EMBELLISH GIFTS– Tie an orange or two to a gift.
A DELICIOUS SNACK– Dried oranges make a great take-anywhere snack.
COOKING AND BAKING– Add cut-up dried oranges to things you cook and bake for a citrusy twist. Infuse muffins, quick breads, or cupcakes with finely chopped dried fruit. Also, use dried oranges mixed into vegetables or used in sauces. And add them to trail mix or granola.
CHOCOLATE-COVERED ORANGES– Dip half of an orange into dark chocolate for a pretty and delicious sweet treat.
GARNISH– Use dried oranges as a cocktail garnish. Add them to mulled cider or sangria.
How To Store Dried Oranges
Once oranges are dried, they can be stored in an airtight container. Jars with tight-fitting lids work well. Store them in a cool, dry place away from sunlight.
If you are going to use the dried slices for culinary purposes, oranges will last, if properly dried, a year or two years. Slices used to decorate, they will last indefinitely.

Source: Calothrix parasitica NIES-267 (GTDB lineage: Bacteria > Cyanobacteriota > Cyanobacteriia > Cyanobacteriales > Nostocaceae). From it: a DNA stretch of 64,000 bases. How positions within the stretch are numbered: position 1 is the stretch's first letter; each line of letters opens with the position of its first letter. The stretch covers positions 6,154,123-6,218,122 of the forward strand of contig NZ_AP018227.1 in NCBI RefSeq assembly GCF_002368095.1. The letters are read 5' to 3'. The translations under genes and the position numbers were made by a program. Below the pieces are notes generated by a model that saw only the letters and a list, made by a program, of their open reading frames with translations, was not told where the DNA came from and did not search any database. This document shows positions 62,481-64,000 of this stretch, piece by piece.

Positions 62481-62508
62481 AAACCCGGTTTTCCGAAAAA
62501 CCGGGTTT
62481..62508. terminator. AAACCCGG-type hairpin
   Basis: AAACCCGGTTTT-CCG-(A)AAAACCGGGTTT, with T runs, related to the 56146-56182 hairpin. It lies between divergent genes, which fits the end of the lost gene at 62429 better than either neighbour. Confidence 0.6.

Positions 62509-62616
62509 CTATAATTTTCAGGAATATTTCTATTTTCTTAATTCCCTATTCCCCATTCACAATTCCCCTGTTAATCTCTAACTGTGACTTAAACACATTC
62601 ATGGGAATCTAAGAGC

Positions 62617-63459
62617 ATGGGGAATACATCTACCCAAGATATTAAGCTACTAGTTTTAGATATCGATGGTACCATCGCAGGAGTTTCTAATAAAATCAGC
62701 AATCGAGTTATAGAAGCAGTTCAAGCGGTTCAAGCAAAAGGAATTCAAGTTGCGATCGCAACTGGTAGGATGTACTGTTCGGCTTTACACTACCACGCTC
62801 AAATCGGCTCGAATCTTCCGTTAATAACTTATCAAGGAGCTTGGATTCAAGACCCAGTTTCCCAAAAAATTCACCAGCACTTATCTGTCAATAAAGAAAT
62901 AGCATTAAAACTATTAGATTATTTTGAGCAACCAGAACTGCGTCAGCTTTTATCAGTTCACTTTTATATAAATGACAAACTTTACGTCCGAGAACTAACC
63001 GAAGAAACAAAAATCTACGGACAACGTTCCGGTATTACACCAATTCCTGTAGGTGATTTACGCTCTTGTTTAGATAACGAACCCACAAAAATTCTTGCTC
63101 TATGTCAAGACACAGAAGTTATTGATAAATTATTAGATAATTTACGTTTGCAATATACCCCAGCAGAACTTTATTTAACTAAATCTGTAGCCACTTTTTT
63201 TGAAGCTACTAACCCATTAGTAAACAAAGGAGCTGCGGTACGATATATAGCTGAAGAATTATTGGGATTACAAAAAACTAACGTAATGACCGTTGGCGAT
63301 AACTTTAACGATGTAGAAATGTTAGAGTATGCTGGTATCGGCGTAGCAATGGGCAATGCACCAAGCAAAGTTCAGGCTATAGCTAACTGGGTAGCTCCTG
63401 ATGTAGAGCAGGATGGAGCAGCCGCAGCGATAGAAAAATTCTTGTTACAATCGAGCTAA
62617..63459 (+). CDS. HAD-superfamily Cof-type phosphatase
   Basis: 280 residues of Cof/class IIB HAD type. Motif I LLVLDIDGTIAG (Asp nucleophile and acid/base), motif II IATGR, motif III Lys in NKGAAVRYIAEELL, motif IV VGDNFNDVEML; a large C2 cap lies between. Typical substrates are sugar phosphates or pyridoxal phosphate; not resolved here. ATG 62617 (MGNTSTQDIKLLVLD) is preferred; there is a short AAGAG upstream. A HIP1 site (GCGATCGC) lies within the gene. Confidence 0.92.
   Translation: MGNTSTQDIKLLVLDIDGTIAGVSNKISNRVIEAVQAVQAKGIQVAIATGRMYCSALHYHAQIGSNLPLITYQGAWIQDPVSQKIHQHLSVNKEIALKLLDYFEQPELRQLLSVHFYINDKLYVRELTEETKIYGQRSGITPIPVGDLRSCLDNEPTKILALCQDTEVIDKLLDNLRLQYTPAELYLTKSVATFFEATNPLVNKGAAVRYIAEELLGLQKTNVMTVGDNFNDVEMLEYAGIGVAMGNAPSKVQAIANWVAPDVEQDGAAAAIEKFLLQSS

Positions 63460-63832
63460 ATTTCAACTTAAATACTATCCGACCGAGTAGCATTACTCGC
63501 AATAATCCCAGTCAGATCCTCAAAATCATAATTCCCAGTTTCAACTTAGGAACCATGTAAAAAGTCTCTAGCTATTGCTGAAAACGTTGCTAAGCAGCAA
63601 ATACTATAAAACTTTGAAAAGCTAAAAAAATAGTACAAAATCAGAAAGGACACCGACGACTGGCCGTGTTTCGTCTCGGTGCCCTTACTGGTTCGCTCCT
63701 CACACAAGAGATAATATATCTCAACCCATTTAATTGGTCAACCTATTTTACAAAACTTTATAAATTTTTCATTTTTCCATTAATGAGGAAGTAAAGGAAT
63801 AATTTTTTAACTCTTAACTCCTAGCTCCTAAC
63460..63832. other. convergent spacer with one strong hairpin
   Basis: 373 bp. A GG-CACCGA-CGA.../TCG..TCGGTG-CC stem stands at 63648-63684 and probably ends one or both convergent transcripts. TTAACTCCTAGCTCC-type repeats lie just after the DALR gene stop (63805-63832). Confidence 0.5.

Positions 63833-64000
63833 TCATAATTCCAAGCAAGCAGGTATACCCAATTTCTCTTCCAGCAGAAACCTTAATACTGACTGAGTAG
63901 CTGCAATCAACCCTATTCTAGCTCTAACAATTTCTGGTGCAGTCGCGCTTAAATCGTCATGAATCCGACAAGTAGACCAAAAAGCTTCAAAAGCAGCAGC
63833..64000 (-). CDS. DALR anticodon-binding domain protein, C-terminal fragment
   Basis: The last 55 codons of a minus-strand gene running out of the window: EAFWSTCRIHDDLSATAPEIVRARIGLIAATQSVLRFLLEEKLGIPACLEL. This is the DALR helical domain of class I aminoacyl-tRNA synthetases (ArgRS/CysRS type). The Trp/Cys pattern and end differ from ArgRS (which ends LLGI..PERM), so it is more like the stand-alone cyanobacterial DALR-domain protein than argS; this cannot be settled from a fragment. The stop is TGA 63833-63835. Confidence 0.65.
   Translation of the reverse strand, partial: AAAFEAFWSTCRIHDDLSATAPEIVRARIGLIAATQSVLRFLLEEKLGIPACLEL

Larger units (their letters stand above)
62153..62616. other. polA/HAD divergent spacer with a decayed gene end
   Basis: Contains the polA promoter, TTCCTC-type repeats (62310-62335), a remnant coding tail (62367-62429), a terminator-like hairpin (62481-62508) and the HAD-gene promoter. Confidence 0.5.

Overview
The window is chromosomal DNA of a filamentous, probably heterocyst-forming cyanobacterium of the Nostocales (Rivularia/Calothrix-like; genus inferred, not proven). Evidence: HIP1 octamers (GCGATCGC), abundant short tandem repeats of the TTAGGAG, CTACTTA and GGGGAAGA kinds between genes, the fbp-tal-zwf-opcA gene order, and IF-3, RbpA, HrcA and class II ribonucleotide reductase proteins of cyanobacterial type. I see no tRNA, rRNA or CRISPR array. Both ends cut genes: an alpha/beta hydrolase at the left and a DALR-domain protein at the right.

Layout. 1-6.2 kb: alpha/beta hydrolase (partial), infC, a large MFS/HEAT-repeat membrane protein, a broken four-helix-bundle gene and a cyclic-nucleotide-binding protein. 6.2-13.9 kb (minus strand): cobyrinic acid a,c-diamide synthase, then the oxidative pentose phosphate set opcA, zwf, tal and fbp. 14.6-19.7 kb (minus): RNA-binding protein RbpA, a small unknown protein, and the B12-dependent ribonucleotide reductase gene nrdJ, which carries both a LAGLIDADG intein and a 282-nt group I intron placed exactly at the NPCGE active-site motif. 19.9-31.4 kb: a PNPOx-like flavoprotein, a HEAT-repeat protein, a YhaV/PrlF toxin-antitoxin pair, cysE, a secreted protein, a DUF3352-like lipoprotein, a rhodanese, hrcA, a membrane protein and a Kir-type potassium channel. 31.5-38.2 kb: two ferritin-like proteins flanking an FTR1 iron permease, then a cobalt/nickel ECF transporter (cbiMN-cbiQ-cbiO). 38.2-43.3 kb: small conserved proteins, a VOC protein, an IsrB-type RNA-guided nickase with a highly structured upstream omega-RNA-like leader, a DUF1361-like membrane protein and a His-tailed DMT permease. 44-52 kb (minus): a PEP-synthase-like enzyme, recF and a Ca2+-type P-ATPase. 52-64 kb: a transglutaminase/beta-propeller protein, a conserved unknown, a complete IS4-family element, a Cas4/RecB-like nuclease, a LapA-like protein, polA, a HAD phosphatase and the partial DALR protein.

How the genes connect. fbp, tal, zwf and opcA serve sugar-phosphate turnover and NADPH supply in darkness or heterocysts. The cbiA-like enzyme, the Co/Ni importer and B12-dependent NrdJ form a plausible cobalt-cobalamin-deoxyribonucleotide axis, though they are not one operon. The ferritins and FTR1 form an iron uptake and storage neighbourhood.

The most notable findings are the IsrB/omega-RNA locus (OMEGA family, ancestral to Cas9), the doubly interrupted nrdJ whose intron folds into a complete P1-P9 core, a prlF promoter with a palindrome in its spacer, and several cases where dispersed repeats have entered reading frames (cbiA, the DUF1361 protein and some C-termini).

If you can see or smell mold on your oranges, throw them away. They probably were not completely dry when stored.
Instructions-How To Dry Oranges To Keep Their Vibrant Color
- Preheat the oven to 170°.
- Wash and dry fresh oranges.
- Slice them into 1/4-inch rounds and put them on a double layer of paper towels.
- Pat the oranges with another paper towel to soak up any juice.
- Put the oranges in a single layer on an oven-safe baking rack.
- Liberally sprinkle the orange slices on both sides with about 1/2 cup of confectioner’s sugar. I did this over my sink.
- Put the rack on a parchment-lined baking sheet.
- Put the baking sheet in the oven for one hour.
- Increase the oven temperature to 180° and dry the oranges for another hour.
- Increase the oven temperature to 190° and continue to dry the oranges. Keep an eye on them and turn them every 30 minutes until they are just about dry. This will take about 2 1/2-3 hours.
- Take them out of the oven when they are just about dry. Put them on a drying rack on a counter until they are totally dry.
- Use or store.
Drying oranges is such a festive and fun DIY! I hope you will dry oranges and use them this holiday season.
Click On The Video For More Inspiration
Questions About Drying Oranges
Shop Item To Make Dried Oranges